May 14, 2007
A Raisin in the Sun (1961)
Grade: 55/100

Director: Daniel Petrie
Stars: Sidney Poitier, Ruby Dee, Claudia McNeil

What it's about. The Younger family receives a large life insurance check after the death of the patriarch. The check is in the name of the semi-elderly widow (Claudia McNeil), but it is coveted by her son Sidney Poitier, who wants it to purchase a liquor store. His loyal wife Ruth (Ruby Dee) is expecting. His sister Bennie (Diana Sands) is a college student with designs on becoming a doctor. Tensions arise, since McNeil is a moralist who disapproves of Poitier's get-rich scheme, especially if it involves alcohol.

How others will see it. This movie is obviously based on a play. Most of the film takes place within the Younger's downscale apartment. Scenes are lengthy, and feature extensive dialogue. Many viewers won't have the patience for it, but those who enjoy family dramas or soap operas might like it, if they can accept its black and white cinematography.

How I felt about it. In its day, A Raisin in the Sun was an acclaimed, ground-breaking movie. Imagine, a Hollywood film with a (practically) all-black cast, but without any musical numbers. It's a serious, well-intentioned play/movie about a serious subject, the struggle of a family to stay together and make it despite an environment seemingly determined to grind them down instead.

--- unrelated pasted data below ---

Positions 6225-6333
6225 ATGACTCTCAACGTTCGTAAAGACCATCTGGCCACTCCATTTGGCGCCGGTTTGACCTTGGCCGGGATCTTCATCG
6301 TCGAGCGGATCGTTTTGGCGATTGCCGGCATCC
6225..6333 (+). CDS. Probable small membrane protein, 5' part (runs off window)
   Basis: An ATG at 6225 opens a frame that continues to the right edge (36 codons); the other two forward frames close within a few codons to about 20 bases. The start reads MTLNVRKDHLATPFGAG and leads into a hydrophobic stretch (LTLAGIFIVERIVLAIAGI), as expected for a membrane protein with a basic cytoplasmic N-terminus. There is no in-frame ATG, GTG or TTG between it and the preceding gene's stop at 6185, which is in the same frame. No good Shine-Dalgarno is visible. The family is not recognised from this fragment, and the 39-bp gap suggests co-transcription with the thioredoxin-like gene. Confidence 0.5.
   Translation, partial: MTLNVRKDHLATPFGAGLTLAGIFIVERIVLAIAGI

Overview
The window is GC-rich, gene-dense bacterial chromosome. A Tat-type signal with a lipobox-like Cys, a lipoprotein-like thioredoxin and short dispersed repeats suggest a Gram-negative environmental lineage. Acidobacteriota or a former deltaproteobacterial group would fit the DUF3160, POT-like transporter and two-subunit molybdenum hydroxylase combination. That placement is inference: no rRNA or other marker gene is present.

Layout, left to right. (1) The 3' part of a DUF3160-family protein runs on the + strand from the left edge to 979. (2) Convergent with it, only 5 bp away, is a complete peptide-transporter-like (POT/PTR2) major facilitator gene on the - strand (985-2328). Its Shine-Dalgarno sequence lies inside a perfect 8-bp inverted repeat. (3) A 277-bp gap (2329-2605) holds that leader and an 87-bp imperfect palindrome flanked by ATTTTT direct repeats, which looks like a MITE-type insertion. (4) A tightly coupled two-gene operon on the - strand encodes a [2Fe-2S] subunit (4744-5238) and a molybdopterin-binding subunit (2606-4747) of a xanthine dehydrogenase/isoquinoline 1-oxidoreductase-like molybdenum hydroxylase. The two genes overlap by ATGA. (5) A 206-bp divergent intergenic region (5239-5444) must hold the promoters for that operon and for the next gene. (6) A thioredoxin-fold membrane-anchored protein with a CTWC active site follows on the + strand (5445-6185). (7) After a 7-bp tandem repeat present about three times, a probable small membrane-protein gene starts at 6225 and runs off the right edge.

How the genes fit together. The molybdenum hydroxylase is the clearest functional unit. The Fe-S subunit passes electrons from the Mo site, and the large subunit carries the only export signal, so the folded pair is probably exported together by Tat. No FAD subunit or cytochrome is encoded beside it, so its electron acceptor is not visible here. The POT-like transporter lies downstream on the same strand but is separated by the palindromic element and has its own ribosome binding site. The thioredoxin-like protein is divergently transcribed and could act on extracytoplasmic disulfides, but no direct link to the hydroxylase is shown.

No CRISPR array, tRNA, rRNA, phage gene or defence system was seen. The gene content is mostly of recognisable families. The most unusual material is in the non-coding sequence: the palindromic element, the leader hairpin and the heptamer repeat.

A Raisin in the Sun may have been the pattern for "Good Times", the 1970s sitcom based on a ghetto family. In particular, the incorruptible mother character transferred over. Getting ahead is of secondary consideration to her. She wants the family together and stable, and she wants them to demonstrate character and integrity. A better life materially would also be nice, but it is of secondary importance.

Thus, Big Mama is more upset when her daughter denies God than when her son loses a small fortune to a grifter. Her daughter-in-law is considering an abortion, but she blames her son instead, since he won't defend with due righteousness the life of the unborn child.

Real proof that Pride Cometh Before a Fall is the film's "happy" ending. The Youngers refuse to cut a profitable business deal with snivelling John Fiedler, the spokesman for racists who want to keep their suburb lily-white. Instead, they cheerfully move into a new neighborhood where they will be surrounded by folks who might just burn down their home late one night. Things are really looking up only for Bennie, who has two suitors (including a young Louis Gossett Jr.) with good prospects. For the rest of the family, it's Goodbye Bennie, Hello bills.